Friday, 13 June 2014 16:34


Additional Info

  • ID Code: D1-55
  • Purpose: Demonstrate "centrifugal reaction" and to indicate why the earth is oblate.
  • Description:
    We have a pair of thin steel rings mounted on a rotating base. The top of the rings is free to slide along its axis, while the bottom is fixed to the rotating base.

    Turning the crank causes the elastic rings to rotate about the vertical axis. The rotation mechanism here uses the mechanical advantage of a large cranked wheel driving a smaller pulley to give the rotating rings a very high angular velocity.

    Engagement Suggestion
    Before rotating at high speed, invite students to predict what will happen to the rings when you get it spinning as fast as you can. Will they:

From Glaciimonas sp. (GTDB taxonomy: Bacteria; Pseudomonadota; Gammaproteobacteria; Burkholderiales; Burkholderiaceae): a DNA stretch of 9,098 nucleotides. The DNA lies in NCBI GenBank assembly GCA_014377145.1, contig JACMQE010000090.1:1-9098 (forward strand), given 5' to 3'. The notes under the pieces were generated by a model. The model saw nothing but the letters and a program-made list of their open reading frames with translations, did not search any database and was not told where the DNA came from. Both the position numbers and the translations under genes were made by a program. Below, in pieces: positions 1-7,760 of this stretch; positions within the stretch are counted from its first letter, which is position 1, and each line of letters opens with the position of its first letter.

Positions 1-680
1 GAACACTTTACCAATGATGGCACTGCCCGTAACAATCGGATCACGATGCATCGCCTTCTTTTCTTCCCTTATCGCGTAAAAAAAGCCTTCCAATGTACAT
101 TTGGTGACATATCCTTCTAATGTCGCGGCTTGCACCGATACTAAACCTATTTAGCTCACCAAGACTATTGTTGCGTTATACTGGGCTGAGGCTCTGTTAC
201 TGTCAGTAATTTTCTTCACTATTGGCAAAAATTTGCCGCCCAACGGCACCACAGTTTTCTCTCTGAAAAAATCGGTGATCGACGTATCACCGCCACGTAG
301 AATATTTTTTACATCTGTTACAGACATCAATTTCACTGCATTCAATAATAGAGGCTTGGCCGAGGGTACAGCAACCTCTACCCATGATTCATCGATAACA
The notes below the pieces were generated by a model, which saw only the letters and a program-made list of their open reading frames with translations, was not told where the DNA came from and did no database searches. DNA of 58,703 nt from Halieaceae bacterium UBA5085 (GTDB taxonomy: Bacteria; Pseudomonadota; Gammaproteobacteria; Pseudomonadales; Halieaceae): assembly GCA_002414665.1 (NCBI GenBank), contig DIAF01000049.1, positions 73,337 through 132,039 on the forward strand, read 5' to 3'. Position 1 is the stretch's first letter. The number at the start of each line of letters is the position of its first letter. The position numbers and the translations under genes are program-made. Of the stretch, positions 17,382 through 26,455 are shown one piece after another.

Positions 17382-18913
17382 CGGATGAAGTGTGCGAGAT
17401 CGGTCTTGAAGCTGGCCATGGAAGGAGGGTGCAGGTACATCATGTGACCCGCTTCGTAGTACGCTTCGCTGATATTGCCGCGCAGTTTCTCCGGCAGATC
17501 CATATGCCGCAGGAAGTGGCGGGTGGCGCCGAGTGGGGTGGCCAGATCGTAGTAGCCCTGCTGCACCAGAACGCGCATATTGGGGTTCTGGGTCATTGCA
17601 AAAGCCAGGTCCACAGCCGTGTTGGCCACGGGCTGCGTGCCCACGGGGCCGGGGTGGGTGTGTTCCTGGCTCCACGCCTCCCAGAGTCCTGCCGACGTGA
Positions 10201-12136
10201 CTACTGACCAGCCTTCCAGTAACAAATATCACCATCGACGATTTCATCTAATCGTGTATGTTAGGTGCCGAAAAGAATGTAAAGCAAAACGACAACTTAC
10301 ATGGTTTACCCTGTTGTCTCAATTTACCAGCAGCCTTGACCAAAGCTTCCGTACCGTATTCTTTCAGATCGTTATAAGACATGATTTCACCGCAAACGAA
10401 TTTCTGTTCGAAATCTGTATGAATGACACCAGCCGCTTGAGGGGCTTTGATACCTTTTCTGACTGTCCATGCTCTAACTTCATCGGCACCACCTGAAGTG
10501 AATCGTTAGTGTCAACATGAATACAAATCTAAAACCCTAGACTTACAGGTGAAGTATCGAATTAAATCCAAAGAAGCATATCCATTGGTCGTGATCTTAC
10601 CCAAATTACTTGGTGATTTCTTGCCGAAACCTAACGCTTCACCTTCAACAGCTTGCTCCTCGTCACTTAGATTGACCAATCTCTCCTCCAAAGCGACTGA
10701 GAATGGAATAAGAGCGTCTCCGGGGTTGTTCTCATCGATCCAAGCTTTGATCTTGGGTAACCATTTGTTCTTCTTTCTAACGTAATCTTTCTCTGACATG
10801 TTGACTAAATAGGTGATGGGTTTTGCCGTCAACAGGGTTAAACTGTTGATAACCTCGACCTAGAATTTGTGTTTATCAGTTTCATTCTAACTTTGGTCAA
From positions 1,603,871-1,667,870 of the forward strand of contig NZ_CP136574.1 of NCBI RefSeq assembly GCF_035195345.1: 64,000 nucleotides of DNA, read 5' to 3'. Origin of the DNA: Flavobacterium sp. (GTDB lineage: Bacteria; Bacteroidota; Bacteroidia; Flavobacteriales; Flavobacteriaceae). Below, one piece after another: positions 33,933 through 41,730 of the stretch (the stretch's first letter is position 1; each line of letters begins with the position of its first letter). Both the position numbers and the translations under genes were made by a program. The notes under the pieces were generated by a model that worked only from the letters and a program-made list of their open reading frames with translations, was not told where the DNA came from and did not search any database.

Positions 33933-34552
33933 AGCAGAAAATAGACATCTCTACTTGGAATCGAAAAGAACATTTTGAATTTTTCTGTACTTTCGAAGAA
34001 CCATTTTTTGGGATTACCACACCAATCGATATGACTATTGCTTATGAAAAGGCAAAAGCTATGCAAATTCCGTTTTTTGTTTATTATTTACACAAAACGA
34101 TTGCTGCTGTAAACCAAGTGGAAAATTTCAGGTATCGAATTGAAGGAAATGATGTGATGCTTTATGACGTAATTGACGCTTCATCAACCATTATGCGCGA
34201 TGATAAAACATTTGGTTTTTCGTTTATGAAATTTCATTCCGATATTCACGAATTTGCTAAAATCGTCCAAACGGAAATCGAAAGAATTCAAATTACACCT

• a) keep their circular shape
    • b) flatten at the top and bottom and bulge in the middle
    • or c) extend upwards and grow narrower in the middle?
    Afterwards, encourage students to relate this to other physical phenomena.
    As the rings rotate, their form distorts, growing wider around the center and flattening at the top and bottom. Interestingly, this is not due to a true outward force acting on the metal at this point, but is an artifact of its rotating reference frame and the forces acting to keep it moving in a circle. This is often termed a centrifugal reaction or centrifugal force, though it is technically a pseudo-force arising from the reference frame.

    This effect is seen in astronomy and geography, as rotating planets, stars, and other bodies take on similarly oblate spheroidal forms.

  • Availability: Available
  • Loc codes: D1
Read 3629 times Last modified on Monday, 26 April 2021 11:10
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